The Ivy League has thrown its weight behind Penn transgender athlete Lia Thomas, denouncing “transphobia” ahead of Saturday’s meet amid growing concern over the transgender athlete’s record-smashing season and its implications for women’s sports.
In a Thursday “statement of support,” the league stressed that Thomas and the University of Pennsylvania have followed NCAA rules, which require male-to-female athletes to undergo at least a year of testosterone suppression before competing in women’s sports.
“The Ivy League reaffirms its unwavering commitment to providing an inclusive environment for all student-athletes while condemning transphobia and discrimination in any form,” said the Ivy League. “The league welcomes her participation in the sport of women’s swimming and diving and looks forward to celebrating the success of all our student-athletes throughout the season.”
Penn Athletics also issued a statement Thursday, saying it was “committed to being a welcoming and inclusive environment” and emphasizing that Thomas has “met or exceeded all NCAA protocols over the last two years for a transgender female student-athlete to compete for the women’s team.”
“She will continue to represent the Penn women’s swimming team in competition this season,” said the Penn program.
The statements came with the Penn swim team scheduled to host Yale and Dartmouth at a Saturday meet in Philadelphia ahead of next month’s Ivy League championships.
Those hoping to see Thomas in action were thwarted when Penn Athletics announced Dec. 30 that no spectators will be permitted to attend winter sporting events for the rest of the season, citing rising COVID-19 cases.
Photos of Thomas training with the team in Stuart, Florida, were posted Wednesday by the [U.K.] DailyMail.com.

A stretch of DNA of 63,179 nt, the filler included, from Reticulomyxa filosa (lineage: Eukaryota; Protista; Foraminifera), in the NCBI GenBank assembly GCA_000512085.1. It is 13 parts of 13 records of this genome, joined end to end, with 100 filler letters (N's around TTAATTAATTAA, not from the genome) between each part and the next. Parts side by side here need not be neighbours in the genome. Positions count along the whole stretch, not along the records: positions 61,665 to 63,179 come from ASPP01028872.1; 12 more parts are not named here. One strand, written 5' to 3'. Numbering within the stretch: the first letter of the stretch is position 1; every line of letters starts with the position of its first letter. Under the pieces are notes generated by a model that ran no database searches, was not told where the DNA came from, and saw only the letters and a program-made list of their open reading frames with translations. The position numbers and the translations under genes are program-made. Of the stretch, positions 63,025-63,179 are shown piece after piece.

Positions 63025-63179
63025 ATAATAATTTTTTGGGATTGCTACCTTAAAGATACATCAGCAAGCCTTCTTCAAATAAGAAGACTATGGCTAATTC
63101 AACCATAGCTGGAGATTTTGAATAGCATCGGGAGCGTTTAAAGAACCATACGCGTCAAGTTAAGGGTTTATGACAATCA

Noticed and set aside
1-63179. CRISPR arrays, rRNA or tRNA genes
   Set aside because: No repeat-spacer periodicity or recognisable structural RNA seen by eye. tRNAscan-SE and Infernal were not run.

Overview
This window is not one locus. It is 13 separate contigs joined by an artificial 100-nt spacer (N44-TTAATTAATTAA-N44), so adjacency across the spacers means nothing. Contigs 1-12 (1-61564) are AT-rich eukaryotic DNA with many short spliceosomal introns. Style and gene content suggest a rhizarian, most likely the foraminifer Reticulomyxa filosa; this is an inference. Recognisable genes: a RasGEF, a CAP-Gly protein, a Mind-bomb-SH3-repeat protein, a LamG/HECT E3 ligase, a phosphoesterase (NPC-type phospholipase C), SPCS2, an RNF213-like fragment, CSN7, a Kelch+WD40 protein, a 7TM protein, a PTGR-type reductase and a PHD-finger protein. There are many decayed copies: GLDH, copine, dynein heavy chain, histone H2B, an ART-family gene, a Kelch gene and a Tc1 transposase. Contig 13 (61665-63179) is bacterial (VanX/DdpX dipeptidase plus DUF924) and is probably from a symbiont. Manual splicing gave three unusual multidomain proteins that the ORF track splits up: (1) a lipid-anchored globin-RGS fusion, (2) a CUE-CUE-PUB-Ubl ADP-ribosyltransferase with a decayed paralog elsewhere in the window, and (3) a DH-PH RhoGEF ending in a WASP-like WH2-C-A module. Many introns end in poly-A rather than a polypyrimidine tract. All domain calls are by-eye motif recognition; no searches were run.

The shows of support for Thomas galvanized activists on both sides. The hashtag #PennCheats took off Friday on social media, while the Women’s Sports Foundation, founded by tennis great Billie Jean King, applauded the Ivy League and Penn.
“Kudos to @Penn and @IvyLeague for standing up for inclusion,” the foundation tweeted. “We need to create sport environments that allow athletes to be their authentic selves. Having supportive schools and organizations behind them is critical. All girls. All women. All sports.”
“Lia’s ‘authentic self’ belongs on the [men’s] team,” tweeted Ms. Dansky. “Shame on the @NCAA.”
Ken Parker, founder of Runnersweb.com, tweeted: “Apparently the smart Ivy League cannot tell the difference between men and women. Wow!”
The 22-year-old Thomas, who swam for three years on Penn’s men’s team before transitioning and switching to the women’s side, has fueled a national debate over fairness versus inclusion in women’s sports with her breakthrough season.
She holds the nation’s top times this year in the 200 and 500 freestyle. Last month, Thomas set a pool, program and meet record in the 1,650 freestyle at the Zippy Invitational, defeating teammate Anna Kalandadze, who finished second, by a whopping 38 seconds.
Speculation is rife that Thomas could make a run at the freestyle records set by women’s swimming greats Missy Franklin and Katie Ledecky at the NCAA Division I championships in March.
There are eight schools in the Ivy League: Brown, Columbia, Cornell, Dartmouth, Harvard, Penn, Princeton and Yale.
Credit: Washington Times